|The Difficult Problem of Truth
||[Jun. 1st, 2007|11:32 am]
The Difficult Problem of Truth |
THE DIFFICULT PROBLEM OF TRUTH
Now then, let's take the really difficult case. That difficult case is the case in which you ask, How do I test the correspondence between my own mind and reality, the world, to find out whether what I think is true? Let me show you why this is such a difficult case. Here we have the mind and here we have reality; and the mind is trying to know reality. In the mind is thought. Reality consists of existences. And those existences are things to be apprehended or known. But the thought, "Is that reality in my mind?" that thought is the reality that is apprehended. I don't have in my mind two things, my thought and the object of my thought. Whatever is in my mind is in my mind, and I can't know any "grasp of reality." I have no way of getting hold of reality except by knowing it. But then I can't test whether I know it or not by comparing what I know with what I am trying to know. Don't you see that in this case you can't make the comparison? There is no way of making a direct test between the two things that are supposed to correspond.
Let me put it to you another way. I express my thoughts in statements or propositions. Reality consists of the facts about which I am trying to make the propositions. And the propositions are true if they correspond with the facts. And the facts are the things to be known. The facts not as known, but to be known. The propositions are the facts as I think I know them. It isn't as if I had in one hand the propositions and in the other hand the factsa nd could look at them and say, "Oh, I see. My propositions correspond to the facts," because I have no grasp of the facts except in my own propositions about them. Hence I have no way of making a direct comparison between my propositions and the facts they are trying to state. So there is no direct or even indirect way of telling whether what I think, what I say, my propositions and judgments, correspond with the way things are.
And there is not even an indirect way of doing this because I can't ask "reality" questions the way I can ask another person questions and find out whether what I think agrees with what he thinks. I can't ask reality questions. Or, I can ask the questions, but I can't get any answers. Reality won't speak back to me. And so there is no way of getting by communication the direct or indirect test of whether what I think, what is in my mind, corresponds with reality and the way things are. That is the problem of truth. It's not the problem of knowing what truth is, but the problem of telling whether what I think is true is really true, if truth consists in the correspondence of my mind with reality.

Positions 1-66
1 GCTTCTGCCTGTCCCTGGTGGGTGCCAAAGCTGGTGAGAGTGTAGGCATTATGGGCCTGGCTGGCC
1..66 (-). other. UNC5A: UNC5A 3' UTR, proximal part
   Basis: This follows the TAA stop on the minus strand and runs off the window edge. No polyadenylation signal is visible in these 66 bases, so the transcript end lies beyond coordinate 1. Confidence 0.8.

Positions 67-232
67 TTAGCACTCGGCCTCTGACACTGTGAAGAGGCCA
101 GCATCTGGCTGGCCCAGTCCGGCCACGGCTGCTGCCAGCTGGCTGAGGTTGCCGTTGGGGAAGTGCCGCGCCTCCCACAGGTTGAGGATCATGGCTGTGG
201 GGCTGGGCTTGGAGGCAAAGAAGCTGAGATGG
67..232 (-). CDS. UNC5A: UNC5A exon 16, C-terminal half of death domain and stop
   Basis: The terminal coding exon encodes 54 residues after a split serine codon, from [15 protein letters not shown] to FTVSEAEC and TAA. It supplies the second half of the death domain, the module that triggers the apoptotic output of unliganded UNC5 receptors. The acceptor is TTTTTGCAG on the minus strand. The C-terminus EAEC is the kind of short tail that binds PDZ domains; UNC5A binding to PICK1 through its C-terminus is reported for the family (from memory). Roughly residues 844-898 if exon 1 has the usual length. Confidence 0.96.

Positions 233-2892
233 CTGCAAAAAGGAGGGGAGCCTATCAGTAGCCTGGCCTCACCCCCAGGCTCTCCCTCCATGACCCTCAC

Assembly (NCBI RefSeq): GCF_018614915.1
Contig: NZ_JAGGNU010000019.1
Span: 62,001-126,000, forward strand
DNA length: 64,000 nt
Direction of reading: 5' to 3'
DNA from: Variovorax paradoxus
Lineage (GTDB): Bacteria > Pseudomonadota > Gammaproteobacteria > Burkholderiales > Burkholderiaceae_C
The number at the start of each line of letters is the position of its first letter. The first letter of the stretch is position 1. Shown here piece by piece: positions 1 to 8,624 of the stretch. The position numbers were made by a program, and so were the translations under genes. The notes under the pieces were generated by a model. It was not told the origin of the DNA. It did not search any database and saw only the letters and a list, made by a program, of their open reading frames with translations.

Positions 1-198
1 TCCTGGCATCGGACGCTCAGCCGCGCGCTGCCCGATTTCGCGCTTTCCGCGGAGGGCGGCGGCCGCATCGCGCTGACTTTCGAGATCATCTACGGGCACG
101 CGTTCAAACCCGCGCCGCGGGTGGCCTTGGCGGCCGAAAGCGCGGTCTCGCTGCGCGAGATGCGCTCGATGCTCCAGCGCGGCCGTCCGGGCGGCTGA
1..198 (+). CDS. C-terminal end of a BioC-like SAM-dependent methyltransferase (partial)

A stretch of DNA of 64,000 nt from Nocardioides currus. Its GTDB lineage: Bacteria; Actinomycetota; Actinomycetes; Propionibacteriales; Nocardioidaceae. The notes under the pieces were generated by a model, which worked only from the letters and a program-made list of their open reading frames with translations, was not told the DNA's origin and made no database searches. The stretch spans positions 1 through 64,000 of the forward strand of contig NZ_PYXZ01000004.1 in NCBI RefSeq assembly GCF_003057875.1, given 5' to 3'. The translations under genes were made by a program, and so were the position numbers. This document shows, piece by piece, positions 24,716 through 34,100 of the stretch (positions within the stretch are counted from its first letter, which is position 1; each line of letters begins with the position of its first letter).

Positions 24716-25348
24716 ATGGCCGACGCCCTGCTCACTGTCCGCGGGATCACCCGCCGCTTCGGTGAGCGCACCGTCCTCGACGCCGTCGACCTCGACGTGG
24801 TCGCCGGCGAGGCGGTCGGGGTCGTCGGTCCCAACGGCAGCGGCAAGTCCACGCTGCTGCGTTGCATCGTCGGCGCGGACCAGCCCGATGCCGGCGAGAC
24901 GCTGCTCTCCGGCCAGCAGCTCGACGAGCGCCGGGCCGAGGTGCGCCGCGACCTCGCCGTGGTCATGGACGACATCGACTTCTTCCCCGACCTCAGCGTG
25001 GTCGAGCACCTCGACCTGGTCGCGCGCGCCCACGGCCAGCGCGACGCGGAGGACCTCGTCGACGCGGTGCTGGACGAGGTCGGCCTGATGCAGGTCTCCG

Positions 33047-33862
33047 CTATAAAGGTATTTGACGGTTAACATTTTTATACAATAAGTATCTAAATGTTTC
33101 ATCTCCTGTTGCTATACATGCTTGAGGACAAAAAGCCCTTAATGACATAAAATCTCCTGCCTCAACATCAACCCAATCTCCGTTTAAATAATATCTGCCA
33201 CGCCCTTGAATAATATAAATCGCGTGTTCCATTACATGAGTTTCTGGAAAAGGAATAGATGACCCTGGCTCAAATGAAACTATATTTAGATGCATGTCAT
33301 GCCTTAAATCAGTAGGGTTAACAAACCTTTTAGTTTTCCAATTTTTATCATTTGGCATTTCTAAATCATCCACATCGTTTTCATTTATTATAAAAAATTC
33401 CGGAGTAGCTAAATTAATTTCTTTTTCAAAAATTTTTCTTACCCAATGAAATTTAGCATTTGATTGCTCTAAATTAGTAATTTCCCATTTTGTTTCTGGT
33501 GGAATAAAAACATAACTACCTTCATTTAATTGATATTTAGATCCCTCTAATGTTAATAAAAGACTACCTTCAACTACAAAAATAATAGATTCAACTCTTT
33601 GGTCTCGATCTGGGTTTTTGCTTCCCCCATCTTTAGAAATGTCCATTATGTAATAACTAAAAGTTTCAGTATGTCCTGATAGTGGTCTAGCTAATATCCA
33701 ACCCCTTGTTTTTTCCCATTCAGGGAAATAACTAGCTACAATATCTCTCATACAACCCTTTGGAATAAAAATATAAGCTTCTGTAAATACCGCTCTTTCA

CONSISTENCY IS NEEDED FOR TRUTH
There is the beginning of a solution to this problem. Staying within my own mind, let's suppose I make two statements. Let me call one of them proposition "p" and the other proposition "q". Those are two separate statements. Anything you want to say. Suppose these two statements are contradictory. (In my case it would be what I heard at church two Sundays ago---Unless you are in my church getting health, you have no hope. That's "p". "q" Would be his next statement. ---There's always hope.) Suppose they are like the statements "a is b and a is not b," or "two plus two equal four and two plus two does not equal four." Now we know, don't we, that both can't be true? In fact, one must be true and one must be false. And this test of contradiction or noncontradiction, or consistency, is the beginning of a sign within our own minds, just staying within our own minds and having nothing but the things we think ourselves, our own thoughts; we know that if we contradict ourselves or if we think contradictory things, we are missing the truth somewhere. And this is an interesting point, because for consistency or coherence or the absence of contradiction to be a sign of truth and falsity, or a difficulty about truth and falsity, it self-presupposes that there can be a correspondence between the mind and reality. For if reality were full of contradictions, then the presence of contradictions in the mind would not be a test or a sign of truth or falsity. Only if reality is non-contradictory, if there are in the world of existence no contradictions, we are committed to thinking that which we find a contradiction in our own minds, we have at least come into contact with one thing which is true and one which is false.